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Achilles

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Achilles

Postby Raya » Wed Apr 02, 2003 10:43 am

I'm sorry - he's supposedly *the* hero of all time but I can't stand him! so selfish and sulky and... AAAARGH! ;D <br /><br />Hehehe... anyway, am I alone in this? What do you all think?
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Re:Achilles

Postby annis » Mon Apr 07, 2003 5:29 pm

If he were a nice guy would we have the story? It is his rage, after all, that is supposed to keep things going.<br /><br />--<br />wm<br />
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Re:Achilles

Postby GladiusRomae » Tue Apr 08, 2003 12:19 am

Possibly the problem is one of definition; My impression of the reason Achilles is great is that he, since he is such a good fighter, is intrincicly glorious. To the greeks, being a badass was an acceptable end in and of itself. So who cares if you're a twit...as long as you kick trojan a**, youre a de facto hero.
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Re:Achilles

Postby annis » Tue Apr 08, 2003 3:07 pm

> Possibly the problem is one of definition; My impression of the <br />> reason Achilles is great is that he, since he is such a good <br />> fighter, is intrincicly glorious. To the greeks, being a badass was <br />> an acceptable end in and of itself. So who cares if you're a <br />> twit...as long as you kick trojan a**, youre a de facto hero.<br /><br />I'm not so sure about that.<br /><br />Achilles is great because he's an aristocrat. His sulkiness when slighted was probably quite familiar and understandable to Homer's original aristo audience. Of course he was a good fighter, too.<br /><br />But I don't think "understandable == acceptable" in most world views, and considering the Iliad starts off with a brief summary of the horrors caused by Achilles' wrath, I don't think Homer or his audience thought Achilles was a great guy just because he was a badass. He's responsible for many deaths, including his friend's, and Homer doesn't gloss that over.<br /><br />I mean, The Odyssey's main character isn't exactly a very nice guy either: clever, certainly, and successful, but not exactly heroic or principled.<br /><br />The best literature, even if fantastic, gives us beings with flaws. Without them, you get no story, as I mentioned earlier.<br /><br />So, Achilles' fighting prowess might have been considered a thing to emulate, but I doubt very much the Greeks thought his attitude was something to copy, any more than was Agamemnon's. Later Greek philosophers call Homer to task on things like this.<br /><br />--<br />wm<br />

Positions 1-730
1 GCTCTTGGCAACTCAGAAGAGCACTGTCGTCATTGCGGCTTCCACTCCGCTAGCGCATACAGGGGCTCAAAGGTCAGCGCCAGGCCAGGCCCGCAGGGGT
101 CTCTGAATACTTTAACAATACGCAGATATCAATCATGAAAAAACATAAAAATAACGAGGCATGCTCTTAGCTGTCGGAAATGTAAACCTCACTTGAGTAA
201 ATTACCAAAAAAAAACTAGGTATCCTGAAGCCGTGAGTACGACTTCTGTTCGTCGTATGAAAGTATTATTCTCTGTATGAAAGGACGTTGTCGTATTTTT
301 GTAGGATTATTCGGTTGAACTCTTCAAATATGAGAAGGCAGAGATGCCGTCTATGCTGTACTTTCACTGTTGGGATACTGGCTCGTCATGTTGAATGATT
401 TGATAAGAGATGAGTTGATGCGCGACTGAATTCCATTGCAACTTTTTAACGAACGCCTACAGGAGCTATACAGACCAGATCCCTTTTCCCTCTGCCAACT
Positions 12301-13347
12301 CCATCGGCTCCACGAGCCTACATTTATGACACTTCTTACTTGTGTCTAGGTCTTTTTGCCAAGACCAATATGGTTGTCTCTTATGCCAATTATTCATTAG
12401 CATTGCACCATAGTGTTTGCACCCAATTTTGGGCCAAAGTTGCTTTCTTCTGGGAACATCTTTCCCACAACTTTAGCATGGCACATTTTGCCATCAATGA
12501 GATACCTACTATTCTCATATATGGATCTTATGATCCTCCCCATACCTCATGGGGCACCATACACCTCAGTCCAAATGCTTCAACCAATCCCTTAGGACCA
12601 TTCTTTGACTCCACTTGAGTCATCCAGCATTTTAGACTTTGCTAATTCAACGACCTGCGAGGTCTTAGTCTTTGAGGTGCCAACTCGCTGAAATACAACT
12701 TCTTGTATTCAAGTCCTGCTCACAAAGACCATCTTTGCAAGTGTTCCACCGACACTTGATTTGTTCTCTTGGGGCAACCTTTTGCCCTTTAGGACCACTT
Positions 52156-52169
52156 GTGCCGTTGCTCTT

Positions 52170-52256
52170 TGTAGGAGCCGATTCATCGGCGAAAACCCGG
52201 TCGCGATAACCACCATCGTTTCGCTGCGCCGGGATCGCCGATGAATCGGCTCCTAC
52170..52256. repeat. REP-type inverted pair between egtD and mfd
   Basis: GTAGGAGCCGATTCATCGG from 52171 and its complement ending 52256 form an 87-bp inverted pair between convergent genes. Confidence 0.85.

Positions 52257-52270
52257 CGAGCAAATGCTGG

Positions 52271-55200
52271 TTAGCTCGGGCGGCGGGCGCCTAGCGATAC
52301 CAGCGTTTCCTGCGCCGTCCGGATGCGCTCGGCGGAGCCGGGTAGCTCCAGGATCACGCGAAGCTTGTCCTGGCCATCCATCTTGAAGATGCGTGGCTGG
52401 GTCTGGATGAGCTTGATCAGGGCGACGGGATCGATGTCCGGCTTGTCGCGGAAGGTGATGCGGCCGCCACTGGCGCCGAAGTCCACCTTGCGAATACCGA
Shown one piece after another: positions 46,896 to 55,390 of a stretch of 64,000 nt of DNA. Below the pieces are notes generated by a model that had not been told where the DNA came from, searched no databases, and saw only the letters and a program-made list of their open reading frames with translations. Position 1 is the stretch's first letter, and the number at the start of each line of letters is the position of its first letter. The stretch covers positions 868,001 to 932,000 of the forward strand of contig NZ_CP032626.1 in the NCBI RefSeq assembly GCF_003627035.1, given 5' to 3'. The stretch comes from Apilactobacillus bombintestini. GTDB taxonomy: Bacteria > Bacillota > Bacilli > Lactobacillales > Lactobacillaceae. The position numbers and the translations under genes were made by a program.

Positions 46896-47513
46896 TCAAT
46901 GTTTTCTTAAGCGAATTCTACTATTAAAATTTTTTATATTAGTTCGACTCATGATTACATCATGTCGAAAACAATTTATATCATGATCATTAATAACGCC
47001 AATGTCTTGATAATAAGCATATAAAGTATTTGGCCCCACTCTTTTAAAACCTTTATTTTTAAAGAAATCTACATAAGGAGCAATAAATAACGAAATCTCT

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Re:Achilles

Postby Raya » Thu Apr 24, 2003 4:39 pm

Would you believe I'm starting to sympathise with the guy now? I don't know - I'm rereading 'The Iliad', and for some reason I find myself seeing it from his perspective this time around.<br /><br />Oh dear... I believe I shall look back wistfully on "the days when I hated Achilles"...<br /><br />(WAAAH! :'( I need a new victim!!!)
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Re:Achilles

Postby annis » Thu Apr 24, 2003 6:04 pm

[quote author=Raya link=board=6;threadid=41;start=0#248 date=1051202370]<br />(WAAAH! :'( I need a new victim!!!)<br />[/quote]<br /><br />Agamemnon seems very hatable.
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Re:Achilles

Postby Jeff Tirey » Fri Apr 25, 2003 2:36 pm

Ajax was always my man - he was a real "doer". Didn't he turn into a bird or something later in the cycle? Speaking of the Homeric Cycle, does anyone know of a source that provides a bibliography roadmap of everything extant. I don't now if I have read everything that's out there but I want to - including Nikos Kazansakis - he picked up on the Odysseus story lineline.
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Re:Achilles

Postby Elucubrator » Fri Apr 25, 2003 3:00 pm

The OCT text of Homer (vol. V) has all the extant fragments of the Cycle.<br /><br />In addition the best book I have seen on the cycle is:<br /><br /> *The Epic Cycle* Bristol, (1989)<br /> author: Malcolm Davies<br /><br />this is the book you want.<br /><br />-S.
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